Dismiss Notice
Join Physics Forums Today!
The friendliest, high quality science and math community on the planet! Everyone who loves science is here!

Homework Help: Help me think about Proton-Proton -> Proton+Antiproton collision!

  1. Sep 5, 2010 #1
    Hi, just registered to Physics Forums after doing a lot of lurking...

    Anyway, the semester is restarting and my brain is rusty. Please help!

    Here is my question:

    I am asked to show that a proton colliding with a proton at rest must have energy greater than 5.6 GeV in order to produce a proton antiproton pair, and to do this using relativistic energy/momentum conservation.

    Here is where I am at in my thinking.. Please let me know if I am making this too hard for myself, or if I am missing some big obvious detail!

    1. In order to produce the proton-antiproton pair, the moving proton must overcome the coulomb barrier of the 'at rest' proton. (This seems trivial.. and I don't think I should include any math to take this into account).

    2. Since it is suggested 5.6 GeV is the minimum energy, both proton and antiproton will be at rest after the collision.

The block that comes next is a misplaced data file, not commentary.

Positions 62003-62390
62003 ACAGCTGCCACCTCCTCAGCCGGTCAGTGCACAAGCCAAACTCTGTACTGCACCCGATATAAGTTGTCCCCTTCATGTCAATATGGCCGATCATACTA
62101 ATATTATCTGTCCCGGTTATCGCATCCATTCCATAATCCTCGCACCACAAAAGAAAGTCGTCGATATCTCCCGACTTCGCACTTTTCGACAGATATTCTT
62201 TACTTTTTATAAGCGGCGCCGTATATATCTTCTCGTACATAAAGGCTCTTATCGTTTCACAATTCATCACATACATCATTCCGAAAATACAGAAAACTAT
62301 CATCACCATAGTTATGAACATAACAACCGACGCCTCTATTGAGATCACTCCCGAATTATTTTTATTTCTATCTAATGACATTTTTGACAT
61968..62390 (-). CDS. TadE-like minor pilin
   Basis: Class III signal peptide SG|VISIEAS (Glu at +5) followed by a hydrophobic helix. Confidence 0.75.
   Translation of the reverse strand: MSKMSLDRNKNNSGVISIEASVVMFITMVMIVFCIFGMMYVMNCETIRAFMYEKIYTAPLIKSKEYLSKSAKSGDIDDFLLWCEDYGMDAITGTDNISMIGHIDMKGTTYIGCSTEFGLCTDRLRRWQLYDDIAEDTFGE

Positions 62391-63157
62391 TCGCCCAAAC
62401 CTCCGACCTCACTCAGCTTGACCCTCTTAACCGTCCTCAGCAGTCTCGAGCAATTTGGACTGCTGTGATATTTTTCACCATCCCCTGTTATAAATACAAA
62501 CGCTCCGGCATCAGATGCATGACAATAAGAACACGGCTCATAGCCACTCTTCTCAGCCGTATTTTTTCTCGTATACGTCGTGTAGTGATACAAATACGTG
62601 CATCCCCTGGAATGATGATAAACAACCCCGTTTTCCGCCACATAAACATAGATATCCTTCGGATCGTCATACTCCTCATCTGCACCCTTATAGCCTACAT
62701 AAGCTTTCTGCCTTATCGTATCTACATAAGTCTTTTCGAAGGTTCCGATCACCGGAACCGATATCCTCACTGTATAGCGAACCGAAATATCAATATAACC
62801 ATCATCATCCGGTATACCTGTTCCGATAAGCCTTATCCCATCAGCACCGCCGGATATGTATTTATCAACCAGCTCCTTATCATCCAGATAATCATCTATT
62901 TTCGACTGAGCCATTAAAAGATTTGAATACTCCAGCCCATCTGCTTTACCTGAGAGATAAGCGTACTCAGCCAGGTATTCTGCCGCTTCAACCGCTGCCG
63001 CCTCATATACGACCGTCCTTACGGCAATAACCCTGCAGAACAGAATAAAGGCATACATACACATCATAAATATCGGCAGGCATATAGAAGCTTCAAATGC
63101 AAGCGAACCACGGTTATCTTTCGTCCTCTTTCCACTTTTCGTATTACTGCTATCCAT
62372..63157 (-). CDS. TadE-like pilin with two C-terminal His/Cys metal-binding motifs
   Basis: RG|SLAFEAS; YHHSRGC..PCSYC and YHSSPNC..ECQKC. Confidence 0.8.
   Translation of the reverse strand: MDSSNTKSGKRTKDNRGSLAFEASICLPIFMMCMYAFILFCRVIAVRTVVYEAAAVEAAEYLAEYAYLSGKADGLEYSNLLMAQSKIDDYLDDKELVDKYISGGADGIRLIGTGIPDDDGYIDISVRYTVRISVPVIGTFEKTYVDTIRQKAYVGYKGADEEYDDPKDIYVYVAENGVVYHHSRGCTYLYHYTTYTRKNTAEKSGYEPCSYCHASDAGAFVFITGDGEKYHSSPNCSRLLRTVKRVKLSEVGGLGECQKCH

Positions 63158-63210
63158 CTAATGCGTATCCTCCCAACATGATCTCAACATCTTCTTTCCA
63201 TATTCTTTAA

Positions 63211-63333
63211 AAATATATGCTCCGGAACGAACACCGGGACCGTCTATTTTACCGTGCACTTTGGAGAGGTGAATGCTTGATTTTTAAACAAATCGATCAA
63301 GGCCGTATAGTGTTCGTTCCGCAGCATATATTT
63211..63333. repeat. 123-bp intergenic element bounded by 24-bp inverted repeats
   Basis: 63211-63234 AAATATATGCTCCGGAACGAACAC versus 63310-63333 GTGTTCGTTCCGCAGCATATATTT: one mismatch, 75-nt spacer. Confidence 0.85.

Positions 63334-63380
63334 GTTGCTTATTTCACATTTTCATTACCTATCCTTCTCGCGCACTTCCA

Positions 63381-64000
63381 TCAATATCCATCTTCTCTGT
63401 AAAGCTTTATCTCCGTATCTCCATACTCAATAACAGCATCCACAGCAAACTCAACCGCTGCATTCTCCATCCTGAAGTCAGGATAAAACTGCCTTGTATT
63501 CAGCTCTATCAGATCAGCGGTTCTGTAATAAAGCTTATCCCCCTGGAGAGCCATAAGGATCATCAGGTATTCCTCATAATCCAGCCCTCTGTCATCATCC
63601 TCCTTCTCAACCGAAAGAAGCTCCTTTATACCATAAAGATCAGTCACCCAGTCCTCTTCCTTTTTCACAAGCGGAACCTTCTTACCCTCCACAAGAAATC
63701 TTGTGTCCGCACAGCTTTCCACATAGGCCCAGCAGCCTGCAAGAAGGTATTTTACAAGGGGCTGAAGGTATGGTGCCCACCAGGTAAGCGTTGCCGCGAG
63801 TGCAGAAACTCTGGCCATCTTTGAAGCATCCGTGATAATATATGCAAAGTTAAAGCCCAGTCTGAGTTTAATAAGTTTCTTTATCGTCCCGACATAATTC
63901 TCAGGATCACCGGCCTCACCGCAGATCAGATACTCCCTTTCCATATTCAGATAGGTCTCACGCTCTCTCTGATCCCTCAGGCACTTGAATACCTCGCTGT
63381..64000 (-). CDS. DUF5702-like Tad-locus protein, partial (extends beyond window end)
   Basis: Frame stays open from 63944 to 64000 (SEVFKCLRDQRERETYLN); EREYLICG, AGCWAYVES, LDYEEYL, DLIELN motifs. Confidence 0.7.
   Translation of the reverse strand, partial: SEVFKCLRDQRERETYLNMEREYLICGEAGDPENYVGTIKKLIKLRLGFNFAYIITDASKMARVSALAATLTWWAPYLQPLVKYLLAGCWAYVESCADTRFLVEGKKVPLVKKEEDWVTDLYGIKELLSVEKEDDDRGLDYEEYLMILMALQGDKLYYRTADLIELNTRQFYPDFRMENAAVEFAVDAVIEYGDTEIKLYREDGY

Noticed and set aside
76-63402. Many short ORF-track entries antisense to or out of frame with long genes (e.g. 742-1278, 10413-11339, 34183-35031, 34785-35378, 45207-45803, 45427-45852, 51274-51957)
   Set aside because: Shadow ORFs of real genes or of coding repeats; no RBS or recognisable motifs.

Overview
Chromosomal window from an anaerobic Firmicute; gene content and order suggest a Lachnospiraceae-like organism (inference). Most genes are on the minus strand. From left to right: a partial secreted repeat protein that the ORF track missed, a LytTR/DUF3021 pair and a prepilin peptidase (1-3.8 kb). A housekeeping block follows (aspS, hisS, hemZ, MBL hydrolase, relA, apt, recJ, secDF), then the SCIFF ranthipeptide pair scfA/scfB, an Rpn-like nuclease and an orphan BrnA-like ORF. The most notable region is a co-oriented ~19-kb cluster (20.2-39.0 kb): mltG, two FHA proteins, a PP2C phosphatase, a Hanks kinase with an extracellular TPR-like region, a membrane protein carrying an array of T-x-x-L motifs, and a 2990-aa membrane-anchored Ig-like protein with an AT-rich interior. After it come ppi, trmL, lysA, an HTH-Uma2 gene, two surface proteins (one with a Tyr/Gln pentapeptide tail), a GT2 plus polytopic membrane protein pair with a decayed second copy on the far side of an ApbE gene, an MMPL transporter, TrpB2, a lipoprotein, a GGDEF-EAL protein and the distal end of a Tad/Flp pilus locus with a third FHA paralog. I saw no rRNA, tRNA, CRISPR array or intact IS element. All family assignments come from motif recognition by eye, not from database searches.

So now I wonder where to go. I know the equations

    E = K + m_p (setting c=1)
    E = sqrt(p^2 + m_p^2)

    I take it they both have m_p = 938 MeV (rest energy).

    I am confused.. After the collision, the proton-antiproton will have a total energy of 2*938 MeV. Where does that 5.6 GeV go to?
  2. jcsd
  3. Sep 5, 2010 #2

    Vanadium 50

    User Avatar
    Staff Emeritus
    Science Advisor
    Education Advisor
    2017 Award

    What frame do you want to work the problem in?
  4. Sep 5, 2010 #3
    I would start in the lab frame.
  5. Sep 5, 2010 #4
  6. Sep 5, 2010 #5

    Vanadium 50

    User Avatar
    Staff Emeritus
    Science Advisor
    Education Advisor
    2017 Award

    Almost never the right thing to do.
  7. Sep 5, 2010 #6
    Is the flaw of using the lab frame that we aren't seeing the system from the particle's viewpoint?

    In such a case, that would mean that using the lab frame in this case would only work as we specify that one of the particles is at rest (and thus its frame coincides with the lab frame)?

Share this great discussion with others via Reddit, Google+, Twitter, or Facebook